Immaculate Conception Parish in Durham, N.C., was one of several Holy Name Province parishes that commemorated Earth Day last month. Care of creation is an important focus of the friars and their partners in ministry.
DURHAM, N.C. — “I show my respect for God’s gifts to us by recycling,” said 7-year-old Francis, as she and her mother learned how plastic pollutes the ocean at the Immaculate Parish Earth Day Fair held April 20 here. One of the displays showed how trash harms marine life and affects people far from where the garbage was dumped.
“It is important that, as Christians, we realize our interconnectedness,” said her mother.
This family event was organized by the parish’s environmental stewardship committee; the youth and adult faith formation ministries; and the Latino justice, peace and IIntegrity of creation (JPIC) group to help the community understand its role as caretaker of the earth.
Hundreds of parishioners attended the event, some coming from out of state. “My wife and I are visiting our daughter and grandchildren in Durham and we’re thrilled to see this parish being so proactive in addressing issues such as global climate change,” said one visitor from Florida. “As a retired scientist, I believe that this is one of the central issues facing humanity in this century and beyond. I’m very concerned about the future of my grandchildren, but seeing a church taking action on this issue gives me real hope.”
A Call to Ecological Conversion
The fair offered eight educational displays highlighting ways people could protect God’s creation. Organizers of the fair said they were motivated by their conviction that being responsible stewards of the earth’s resources is an indispensable element of one’s commitment to God. “We hope to encourage others to adopt specific ways in which they can act on the call to an ecological conversion in their daily lives,” said one volunteer.
The water conservation display was especially popular, given the recent extended drought in North Carolina. “I found out that by taking a five-minute shower, rather than a bath, I can save up to 1,000 gallons of water a month,” said Michelle Minah.
An exhibit on energy conservation provided parishioners with information on how to purchase alternative energy to supplement fossil fuel. Canvas bags, compact fluorescent light bulbs and books on eco-theology were available for purchase.
Other displays provided information on organic foods, local farmers markets, native plants and backyard nature habitats. Parishioners Katie and Kevin Reily staffed the Home Green Home table with their children. They shared their experience on toxin-free cleaning and how natural materials enhance well-being. “While raising four children, we have learned to start small and think simple, and we are so excited about being able to share it with others,” said Kevin.
Sharing in God’s Creation
Children were most welcomed at the fair. The church’s youth ministry created a display explaining the deforestation of the Amazon rainforest. Copies of the Franciscan Declaration on Forest Conservation were given to parishioners, along with information on preserving bio-diversity. Children created sun catchers and were given small seed packets to take home.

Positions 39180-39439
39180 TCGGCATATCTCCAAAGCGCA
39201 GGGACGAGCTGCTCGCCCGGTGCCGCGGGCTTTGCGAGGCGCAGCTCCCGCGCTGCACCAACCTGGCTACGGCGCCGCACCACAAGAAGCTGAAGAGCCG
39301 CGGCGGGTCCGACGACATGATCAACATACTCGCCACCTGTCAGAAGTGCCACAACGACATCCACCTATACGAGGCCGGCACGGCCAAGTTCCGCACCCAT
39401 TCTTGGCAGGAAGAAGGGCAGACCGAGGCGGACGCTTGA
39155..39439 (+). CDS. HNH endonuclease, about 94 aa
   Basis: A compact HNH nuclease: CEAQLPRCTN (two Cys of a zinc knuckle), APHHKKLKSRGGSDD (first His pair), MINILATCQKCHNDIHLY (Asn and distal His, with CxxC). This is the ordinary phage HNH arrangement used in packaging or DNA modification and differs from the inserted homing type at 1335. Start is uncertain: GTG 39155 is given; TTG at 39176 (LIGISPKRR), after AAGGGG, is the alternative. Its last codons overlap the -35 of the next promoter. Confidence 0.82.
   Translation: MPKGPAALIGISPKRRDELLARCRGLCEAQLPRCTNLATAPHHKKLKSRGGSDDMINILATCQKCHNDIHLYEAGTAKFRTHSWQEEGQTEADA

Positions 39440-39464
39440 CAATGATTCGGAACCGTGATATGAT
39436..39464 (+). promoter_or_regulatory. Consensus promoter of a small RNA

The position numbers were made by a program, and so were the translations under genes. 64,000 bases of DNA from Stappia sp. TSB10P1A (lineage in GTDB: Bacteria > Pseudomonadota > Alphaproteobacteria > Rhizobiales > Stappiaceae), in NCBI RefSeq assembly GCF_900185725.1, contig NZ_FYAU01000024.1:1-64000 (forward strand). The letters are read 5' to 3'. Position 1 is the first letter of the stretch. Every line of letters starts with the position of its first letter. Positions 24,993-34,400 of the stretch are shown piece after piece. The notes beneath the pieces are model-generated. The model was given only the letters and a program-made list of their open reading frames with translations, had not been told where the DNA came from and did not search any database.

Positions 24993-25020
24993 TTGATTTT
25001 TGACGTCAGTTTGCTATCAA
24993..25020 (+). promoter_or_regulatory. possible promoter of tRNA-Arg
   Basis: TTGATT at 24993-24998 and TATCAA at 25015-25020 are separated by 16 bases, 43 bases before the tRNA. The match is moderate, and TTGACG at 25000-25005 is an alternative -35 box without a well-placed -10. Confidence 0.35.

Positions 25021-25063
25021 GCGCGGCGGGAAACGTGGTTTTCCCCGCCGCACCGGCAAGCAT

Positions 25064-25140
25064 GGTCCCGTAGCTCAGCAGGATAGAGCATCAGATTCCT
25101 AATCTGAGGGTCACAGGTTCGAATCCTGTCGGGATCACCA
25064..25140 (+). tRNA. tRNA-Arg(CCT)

The faith formation office displayed a “creation timeline,” illustrating billions of years of evolutionary history, ensuing diversity of life forms, and how humans share a common origin with God’s creation and a destiny hidden in God. “The aim of our instruction is to help children respond to the gifts of the earth with awe and wonder, and to sensitize them to our great responsibility to treat God’s creation with respect and care,” said Maryann Crea, catechist and minister to the community.
The Latino JPIC committee prepared table displays focusing on pollution caused by the billions of tons of plastic bottles, bags and other waste that end up in landfills and oceans. In addition to showing photos of environmental devastation, members of the JPIC committee encouraged others to limit purchasing bottled water, plastic cups and utensils, and to use canvas bags instead of the plastic.
The members of the Spanish-speaking youth program RESPETO sponsored a display on the benefits of energy-saving light bulbs and low-flow showerheads. Rolling up their sleeves, adolescent young men and women took turns demonstrating how to make and use eco-friendly cleaning products, and how to save water and electricity when washing dishes. Animated by the positive response of the Latino community to their presentations, the youth are planning an activity to educate and promote environmental stewardship in one of the area’s Latino neighborhoods.
Immaculate Conception also offers an adult faith formation seminar series on environmental issues in light of Scripture, the writings of Christian saints, a Franciscan view of creation, the Catholic social teachings, and statements made by Pope John II on the environment.
To see photos from the parish’s Earth Day Fair and the access the brochure with the Earth Fair pledges, go to www.icdurham.org and click on photo gallery or on Earth Fair Pledge in the area to the right.
— Parishioner Susan Concannon teaches a course with Jacek Orzechowski, OFM, called Keepers of the Earth.”